Thomas Ronald Garnett succeeded Darling in 1961, he took the school down a liberal path, most notably in early steps towards co-education, with girls from Geelong Church of England Girls' Grammar School "The Hermitage" taking certain classes at Corio by the early 1970s, but also by making chapel non-compulsory; a policy later reversed. At the start of 1972, co-education was formally introduced when girls were accepted into the two senior years.

Garnett was succeeded by the Hon. Charles Douglas Fisher, who continued the move towards co-education; in a staff meeting in which the votes for and against co-education were equal, he cast the deciding vote that led to the school accepting girls through all levels. In 1976, after a year of negotiations, GCEGS, GCEGGFS, "The Hermitage" and Clyde School amalgamated. Fisher died as the result of a car accident on the way to Timbertop for an end of year service in 1978.

Geelong Grammar School Hut at Mt Stirling

An interregnum of two years was followed by the appointment, in 1980, of John Elliot Lewis (who later became headmaster of Eton College from 1994-2002). Under the leadership of Lewis the school set about renovating the boarding and day houses to bring them up to more acceptable modern standards, and there was a focus on improving academic results in addition to the generally rounded education offered; in part, this was achieved through introducing timetable flexibility to allow able later-year high-school students to undertake Victorian Certificate of Education studies ahead of their cohort. The school is now one of 43 high schools in Australia to offer the International Baccalaureate Diploma programme as an alternative to the VCE. The later years of Lewis' head mastership saw an effort (which has been largely successful) to make the school less hierarchical.

The period since Lewis has seen two head masterships of Lister Hannah and Nicholas Sampson and, in 2004, the appointment of the current head master, Stephen Meek.


Period Details
1855–1862 The Revd George Oakley Vance, MA, DD (Oxon)
1863–1895 John Bracebridge Wilson, MA (Cantab), FLS
1896–1911 Leonard Harford Lindon, CBE, MA (Oxon)
1912–1929 The Revd Francis Ernest Brown, MA (Oxon), DD (Lambeth)
1930–1961 Sir James Ralph Darling, CMG, OBE, MA, HonDCL (Oxon), HonMA, HonLLD (Melb), HonLittD (Deakin), FACE
1961–1973 Thomas Ronald Garnett, OAM, MA (Cantab)
1974–1978 The Hon Charles Douglas Fisher, MA (Oxon)
1980–1994 John Elliot Lewis, MA (Cantab)
1995–1999 Lister Wellesley Hannah, BA (Melb)[13]
2000–2004 Nicholas Alexander Sampson, MA (Cantab)
2004–present Stephen Andrew Donald Meek, MA (St And)


Geelong Grammar School has four campuses:

  • Corio Years 5 to 8 (Middle School) and 10 to 12 (Senior School), boarding and day.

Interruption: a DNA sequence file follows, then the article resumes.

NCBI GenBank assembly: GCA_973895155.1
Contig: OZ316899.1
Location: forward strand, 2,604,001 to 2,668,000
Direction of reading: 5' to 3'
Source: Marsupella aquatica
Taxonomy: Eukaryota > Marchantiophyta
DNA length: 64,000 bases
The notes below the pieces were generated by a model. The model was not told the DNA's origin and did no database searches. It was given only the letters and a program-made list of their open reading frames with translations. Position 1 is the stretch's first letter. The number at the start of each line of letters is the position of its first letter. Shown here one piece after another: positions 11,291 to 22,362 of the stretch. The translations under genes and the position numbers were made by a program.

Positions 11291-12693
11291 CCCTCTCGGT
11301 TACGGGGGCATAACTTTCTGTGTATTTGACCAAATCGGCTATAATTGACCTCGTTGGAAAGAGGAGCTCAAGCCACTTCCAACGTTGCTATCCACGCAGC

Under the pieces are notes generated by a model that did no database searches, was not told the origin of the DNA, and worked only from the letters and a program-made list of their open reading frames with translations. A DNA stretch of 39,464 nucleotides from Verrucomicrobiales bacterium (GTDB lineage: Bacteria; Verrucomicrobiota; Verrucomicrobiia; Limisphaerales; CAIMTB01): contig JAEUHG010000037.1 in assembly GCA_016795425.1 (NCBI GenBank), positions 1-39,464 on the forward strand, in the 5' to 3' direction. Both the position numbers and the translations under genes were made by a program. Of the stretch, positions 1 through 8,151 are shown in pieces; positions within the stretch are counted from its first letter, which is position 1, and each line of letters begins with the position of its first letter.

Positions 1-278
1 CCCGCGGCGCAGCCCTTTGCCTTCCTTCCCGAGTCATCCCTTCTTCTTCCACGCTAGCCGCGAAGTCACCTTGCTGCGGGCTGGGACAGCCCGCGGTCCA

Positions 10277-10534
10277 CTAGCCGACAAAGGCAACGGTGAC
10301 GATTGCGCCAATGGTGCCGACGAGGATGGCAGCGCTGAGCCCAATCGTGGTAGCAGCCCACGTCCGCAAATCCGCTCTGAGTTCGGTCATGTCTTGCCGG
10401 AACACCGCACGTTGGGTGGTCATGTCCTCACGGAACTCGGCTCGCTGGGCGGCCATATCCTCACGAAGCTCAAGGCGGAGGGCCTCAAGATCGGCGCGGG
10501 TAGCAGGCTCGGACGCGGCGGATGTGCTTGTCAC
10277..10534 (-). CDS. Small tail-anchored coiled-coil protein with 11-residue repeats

• Bostock House Pre-school to Year 4, day.
  • Toorak Campus (formerly known as Glamorgan) Pre-school to Year 6, day.
  • Timbertop Year 9, Full-time boarding

The school had planned in the 1990s to open a campus in northern Thailand, but the project was cancelled following the 1997 Asian Financial Crisis, as the Thai government suspended many major projects,[14] and also due to the collapse of the hillside site on which the campus was to be built, as the school had failed to undertake a geological survey to establish the suitability of the site. The school lost approximately $3.5 million in this planning failure.[citation needed]


Senior School

  • Allen (Day, Co-ed., 1914, originally Geelong)
  • Clyde (Boarding, Girls, 1976, nominal successor to Clyde School)
  • Cuthbertson (Boarding, Boys, 1914)
  • Elisabeth Murdoch (Boarding, Girls, 2009)
  • Francis Brown (Boarding, Boys, 1937)
  • Fraser (Day, Co-ed., 1976)
  • Garnett (Boarding, Girls, 1982)
  • The Hermitage (Boarding, Girls, 1976, originally Jennings, nominal successor to CEGGS "The Hermitage")
  • Manifold (Boarding, Boys, 1914)
  • Perry (Boarding, Boys, 1914)

Middle School

  • Barrabool (Boarding, Boys)
  • Barwon (Boarding, Boys)
  • Connewarre (Boarding, Girls)
  • Highton (Day, Co-ed)
  • Otway (Day, Co-ed)

Toorak Campus

  • Bruce
  • McComas
  • Alexander
  • Mann

Buildings at Corio[edit]

Some notable buildings at Corio include:

The Handbury Centre for Wellbeing aka. The Wellbeing Centre

The Handbury Centre for Wellbeing is Geelong Grammar's main centre for sport, health and overall wellbeing, it was opened on 20 April 2008. The Centre comprises a multi purpose sports hall, a FINA-accredited 25 metre pool with diving bowl, a fitness centre, a dance studio, the John Court Café, the GGS Shop and the School's Medical Centre, Kennedy, that also has rooms for counselling services and physiotherapy.

Perry Quad Built in 1913 and extended in the 1930s the Quad is located at the centre of the school between the Dining Hall and the Chapel. It houses classrooms, school administration, the Morris Room (staff dining room), three staff residences ( The Dovecote, The Eyrie, and the Vicarage), the Hawker Library, and until 1986 Perry House, the central quadrangle is grassed and there is a fountain in its centre. It is often used for assemblies and plays, the clocktower is on the eastern side of the Perry Quad.